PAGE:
Hard Work For My Kid, Not for Yours
Here in my wealthy liberal Brooklyn neighborhood, BlackLivesMatter signs adorn many windows, and those that recite a litany of progressive bromides like “Love is Love” are posted in more than a few yards. Businesses, churches, and schools frequently display symbols of progressive politics. The inhabitants here tend to be educated, financially comfortable, and almost exclusively vote Democrat. They have largely accepted recent trends in progressive thinking, specifically in regards to the supremacy of systemic forces and the irrelevance of individual effort in the face of those forces. The continued marginalization of women and Black and trans and disabled people, they are certain, not only cannot be cured through any individual choices on the part of those people, but cannot even be ameliorated in that way. The marginalized are merely the products of their environment, powerless to pull themselves out of oppression. This is what terms like “white supremacy,” “patriarchy,” and “heterosexism” are meant to convey.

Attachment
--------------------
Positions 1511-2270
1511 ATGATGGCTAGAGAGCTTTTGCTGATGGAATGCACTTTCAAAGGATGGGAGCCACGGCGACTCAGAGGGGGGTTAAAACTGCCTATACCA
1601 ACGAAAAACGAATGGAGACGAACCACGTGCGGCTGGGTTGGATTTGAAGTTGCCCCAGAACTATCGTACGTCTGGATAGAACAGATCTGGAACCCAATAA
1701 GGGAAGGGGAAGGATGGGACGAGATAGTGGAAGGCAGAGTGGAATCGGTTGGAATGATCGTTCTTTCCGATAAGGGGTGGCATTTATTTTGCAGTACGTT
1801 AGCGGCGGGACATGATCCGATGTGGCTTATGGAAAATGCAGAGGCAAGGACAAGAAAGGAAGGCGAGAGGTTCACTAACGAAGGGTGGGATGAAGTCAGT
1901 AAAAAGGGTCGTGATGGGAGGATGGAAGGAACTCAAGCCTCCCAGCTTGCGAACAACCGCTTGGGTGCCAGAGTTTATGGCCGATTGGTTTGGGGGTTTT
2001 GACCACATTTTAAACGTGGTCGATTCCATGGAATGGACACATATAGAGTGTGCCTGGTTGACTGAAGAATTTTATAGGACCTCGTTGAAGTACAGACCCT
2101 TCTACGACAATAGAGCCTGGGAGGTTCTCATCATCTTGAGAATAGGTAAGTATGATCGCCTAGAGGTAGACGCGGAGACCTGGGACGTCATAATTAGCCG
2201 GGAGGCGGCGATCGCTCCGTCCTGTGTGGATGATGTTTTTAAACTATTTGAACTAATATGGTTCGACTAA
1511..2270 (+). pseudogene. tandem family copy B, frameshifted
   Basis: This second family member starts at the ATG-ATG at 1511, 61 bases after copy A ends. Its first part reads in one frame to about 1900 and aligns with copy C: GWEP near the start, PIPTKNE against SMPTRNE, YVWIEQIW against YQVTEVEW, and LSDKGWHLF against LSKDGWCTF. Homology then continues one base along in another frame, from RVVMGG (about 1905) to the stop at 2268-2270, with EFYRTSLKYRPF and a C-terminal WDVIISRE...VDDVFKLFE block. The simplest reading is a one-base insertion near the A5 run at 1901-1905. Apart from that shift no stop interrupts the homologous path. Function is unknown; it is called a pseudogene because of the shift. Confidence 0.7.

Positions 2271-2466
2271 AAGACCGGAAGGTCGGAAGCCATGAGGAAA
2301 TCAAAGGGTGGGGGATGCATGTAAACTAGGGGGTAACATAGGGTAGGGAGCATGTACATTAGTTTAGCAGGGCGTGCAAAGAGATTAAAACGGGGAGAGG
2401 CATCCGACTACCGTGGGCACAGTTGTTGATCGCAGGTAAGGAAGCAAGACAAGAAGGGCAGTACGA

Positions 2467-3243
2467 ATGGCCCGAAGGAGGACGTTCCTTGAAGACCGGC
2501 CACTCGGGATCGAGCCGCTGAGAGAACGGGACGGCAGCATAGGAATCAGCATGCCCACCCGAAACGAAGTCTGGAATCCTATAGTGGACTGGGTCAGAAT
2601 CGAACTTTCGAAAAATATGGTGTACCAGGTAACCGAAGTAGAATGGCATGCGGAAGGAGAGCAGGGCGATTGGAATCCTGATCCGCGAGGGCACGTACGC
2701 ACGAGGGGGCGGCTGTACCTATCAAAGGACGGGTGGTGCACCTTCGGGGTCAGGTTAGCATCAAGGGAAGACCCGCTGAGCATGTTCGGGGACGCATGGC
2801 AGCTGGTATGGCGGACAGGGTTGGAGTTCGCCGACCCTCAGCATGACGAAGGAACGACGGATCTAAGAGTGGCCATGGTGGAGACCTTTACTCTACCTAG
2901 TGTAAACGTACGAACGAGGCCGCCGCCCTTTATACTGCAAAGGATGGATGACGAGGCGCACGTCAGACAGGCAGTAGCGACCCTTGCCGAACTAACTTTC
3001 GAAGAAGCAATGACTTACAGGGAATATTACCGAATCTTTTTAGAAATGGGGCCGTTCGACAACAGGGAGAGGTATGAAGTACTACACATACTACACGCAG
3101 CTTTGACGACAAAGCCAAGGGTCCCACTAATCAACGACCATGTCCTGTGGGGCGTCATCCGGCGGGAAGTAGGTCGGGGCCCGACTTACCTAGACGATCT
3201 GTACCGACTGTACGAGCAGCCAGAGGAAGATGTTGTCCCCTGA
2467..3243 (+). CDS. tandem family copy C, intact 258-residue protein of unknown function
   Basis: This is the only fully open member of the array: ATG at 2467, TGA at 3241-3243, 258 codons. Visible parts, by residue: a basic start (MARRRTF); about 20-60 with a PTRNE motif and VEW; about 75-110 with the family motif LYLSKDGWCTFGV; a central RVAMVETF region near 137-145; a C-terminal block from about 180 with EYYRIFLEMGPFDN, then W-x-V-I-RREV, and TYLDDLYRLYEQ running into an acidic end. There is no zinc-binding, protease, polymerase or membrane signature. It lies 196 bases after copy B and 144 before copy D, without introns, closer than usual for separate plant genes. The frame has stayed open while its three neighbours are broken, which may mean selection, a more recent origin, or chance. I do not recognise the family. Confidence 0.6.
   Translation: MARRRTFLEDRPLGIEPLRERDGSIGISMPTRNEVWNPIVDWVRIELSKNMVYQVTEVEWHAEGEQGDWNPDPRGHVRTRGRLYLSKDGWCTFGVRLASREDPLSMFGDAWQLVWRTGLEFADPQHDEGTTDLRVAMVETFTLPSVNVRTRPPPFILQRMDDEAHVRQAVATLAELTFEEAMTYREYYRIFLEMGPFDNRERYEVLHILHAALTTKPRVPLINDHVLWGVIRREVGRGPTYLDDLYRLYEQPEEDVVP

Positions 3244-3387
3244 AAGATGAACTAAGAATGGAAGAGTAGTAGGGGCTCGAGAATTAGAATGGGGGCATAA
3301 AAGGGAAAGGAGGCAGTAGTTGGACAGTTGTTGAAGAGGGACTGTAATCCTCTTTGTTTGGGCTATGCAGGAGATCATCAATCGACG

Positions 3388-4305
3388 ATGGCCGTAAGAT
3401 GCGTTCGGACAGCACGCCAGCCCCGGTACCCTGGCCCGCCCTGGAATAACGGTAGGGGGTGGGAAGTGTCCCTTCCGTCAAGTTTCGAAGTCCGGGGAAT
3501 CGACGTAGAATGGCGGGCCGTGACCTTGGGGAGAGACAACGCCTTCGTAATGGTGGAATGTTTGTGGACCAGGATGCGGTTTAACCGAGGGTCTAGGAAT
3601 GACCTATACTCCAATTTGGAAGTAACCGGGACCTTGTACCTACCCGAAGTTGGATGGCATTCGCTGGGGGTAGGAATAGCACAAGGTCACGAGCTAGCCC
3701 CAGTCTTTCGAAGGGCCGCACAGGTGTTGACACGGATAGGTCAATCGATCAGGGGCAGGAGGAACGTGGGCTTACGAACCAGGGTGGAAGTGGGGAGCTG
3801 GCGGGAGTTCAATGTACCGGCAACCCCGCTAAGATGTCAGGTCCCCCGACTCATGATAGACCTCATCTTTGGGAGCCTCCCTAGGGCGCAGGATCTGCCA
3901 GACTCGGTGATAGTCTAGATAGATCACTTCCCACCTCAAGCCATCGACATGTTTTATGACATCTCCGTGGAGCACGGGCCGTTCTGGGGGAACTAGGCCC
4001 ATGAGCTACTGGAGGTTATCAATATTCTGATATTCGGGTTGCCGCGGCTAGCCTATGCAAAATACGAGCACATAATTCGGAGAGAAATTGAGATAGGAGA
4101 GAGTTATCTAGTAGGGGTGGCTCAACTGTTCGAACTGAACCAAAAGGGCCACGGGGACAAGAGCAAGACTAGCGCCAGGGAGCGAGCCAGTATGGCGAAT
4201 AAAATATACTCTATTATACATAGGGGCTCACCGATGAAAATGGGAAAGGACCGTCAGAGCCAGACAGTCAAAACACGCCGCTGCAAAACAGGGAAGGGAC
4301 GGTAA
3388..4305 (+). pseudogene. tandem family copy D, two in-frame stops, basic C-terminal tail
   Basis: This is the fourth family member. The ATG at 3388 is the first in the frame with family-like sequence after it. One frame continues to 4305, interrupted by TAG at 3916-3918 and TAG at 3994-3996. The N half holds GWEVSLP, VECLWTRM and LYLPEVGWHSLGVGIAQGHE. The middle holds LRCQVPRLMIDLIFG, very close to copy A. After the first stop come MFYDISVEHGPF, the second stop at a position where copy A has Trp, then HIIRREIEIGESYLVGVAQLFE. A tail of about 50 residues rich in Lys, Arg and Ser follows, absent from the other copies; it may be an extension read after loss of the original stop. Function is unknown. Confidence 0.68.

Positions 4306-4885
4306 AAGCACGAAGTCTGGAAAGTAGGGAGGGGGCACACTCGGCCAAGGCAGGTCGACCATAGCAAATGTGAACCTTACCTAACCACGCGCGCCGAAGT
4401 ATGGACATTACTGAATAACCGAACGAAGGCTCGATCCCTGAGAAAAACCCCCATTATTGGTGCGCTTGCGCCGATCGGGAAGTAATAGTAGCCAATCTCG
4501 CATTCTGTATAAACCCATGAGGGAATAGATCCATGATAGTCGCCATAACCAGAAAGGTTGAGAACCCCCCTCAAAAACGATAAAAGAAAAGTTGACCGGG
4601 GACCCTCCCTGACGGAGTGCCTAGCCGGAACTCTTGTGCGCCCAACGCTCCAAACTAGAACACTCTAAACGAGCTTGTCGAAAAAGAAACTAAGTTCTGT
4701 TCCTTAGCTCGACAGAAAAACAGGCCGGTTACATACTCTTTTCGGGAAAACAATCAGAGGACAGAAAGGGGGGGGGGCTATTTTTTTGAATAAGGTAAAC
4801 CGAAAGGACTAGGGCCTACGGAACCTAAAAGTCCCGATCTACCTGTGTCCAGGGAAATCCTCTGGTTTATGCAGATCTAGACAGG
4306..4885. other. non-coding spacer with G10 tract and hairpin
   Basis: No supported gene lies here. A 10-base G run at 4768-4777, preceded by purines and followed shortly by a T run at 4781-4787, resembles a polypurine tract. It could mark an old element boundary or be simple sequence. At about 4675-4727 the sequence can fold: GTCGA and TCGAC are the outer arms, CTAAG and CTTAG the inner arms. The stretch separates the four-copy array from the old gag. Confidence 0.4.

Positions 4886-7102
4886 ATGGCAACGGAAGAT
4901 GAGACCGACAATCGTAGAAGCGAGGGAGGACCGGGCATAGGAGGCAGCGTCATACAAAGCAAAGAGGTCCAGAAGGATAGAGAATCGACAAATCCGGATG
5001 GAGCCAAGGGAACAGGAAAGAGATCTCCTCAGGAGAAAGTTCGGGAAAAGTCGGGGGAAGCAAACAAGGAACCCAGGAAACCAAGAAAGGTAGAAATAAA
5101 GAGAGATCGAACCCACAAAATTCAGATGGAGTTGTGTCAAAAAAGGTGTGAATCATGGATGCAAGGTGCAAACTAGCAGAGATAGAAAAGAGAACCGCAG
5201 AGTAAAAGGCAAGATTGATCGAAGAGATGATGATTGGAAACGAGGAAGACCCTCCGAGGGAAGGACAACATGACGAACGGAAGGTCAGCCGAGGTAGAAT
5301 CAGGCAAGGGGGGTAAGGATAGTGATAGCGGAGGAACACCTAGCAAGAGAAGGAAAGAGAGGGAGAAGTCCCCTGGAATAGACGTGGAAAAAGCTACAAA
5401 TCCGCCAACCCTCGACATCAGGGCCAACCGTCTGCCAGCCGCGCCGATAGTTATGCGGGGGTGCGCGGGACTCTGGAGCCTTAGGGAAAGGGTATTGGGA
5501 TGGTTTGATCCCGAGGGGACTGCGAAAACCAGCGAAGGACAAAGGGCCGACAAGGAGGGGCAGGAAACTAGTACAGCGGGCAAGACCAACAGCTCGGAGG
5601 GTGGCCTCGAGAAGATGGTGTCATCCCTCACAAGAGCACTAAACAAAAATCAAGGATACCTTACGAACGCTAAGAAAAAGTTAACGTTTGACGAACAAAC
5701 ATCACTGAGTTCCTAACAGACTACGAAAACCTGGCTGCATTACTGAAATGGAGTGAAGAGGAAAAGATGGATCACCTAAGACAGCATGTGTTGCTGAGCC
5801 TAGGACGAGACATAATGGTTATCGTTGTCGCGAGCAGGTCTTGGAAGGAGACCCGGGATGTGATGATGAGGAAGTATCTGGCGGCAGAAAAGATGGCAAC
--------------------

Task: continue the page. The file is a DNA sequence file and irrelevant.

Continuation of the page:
And yet to watch these same predominately white, largely affluent progressives parent is to witness a very strong belief in the preeminence of individual agency. They may argue that poor Black children cannot escape the influence of their environment, but they teach their own kids that they are the guarantors of their own fate. They reflexively talk to their children about choices and personal responsibility, attempting to inculcate in them a sense of the preeminent importance of their own decisions.
Recently I met a father I know and his toddler for lunch. His son wanted a yogurt parfait that was probably, as the father said, “just loaded with sugar.” So he asked his son gravely, “are you sure you’re making a healthy choice?” His son took the hint and ate carrot sticks instead. You can certainly argue (I would probably argue) that the son really didn’t have much of a choice at all, in any meaningful sense; it’s hard to think he would have gotten that parfait if he had stuck to his guns. But it was clearly important to the father that his son confront life as a series of choices. That emphasis on choice, on the agency of the child and the potential consequence of choosing, is on constant display in liberal parenting in the twenty-first century. Indeed, in my six or so years in Brooklyn I’ve probably seen that “making a healthy choice at a restaurant” scene play out a half-dozen times. You get used to the tropes of progressive parenting.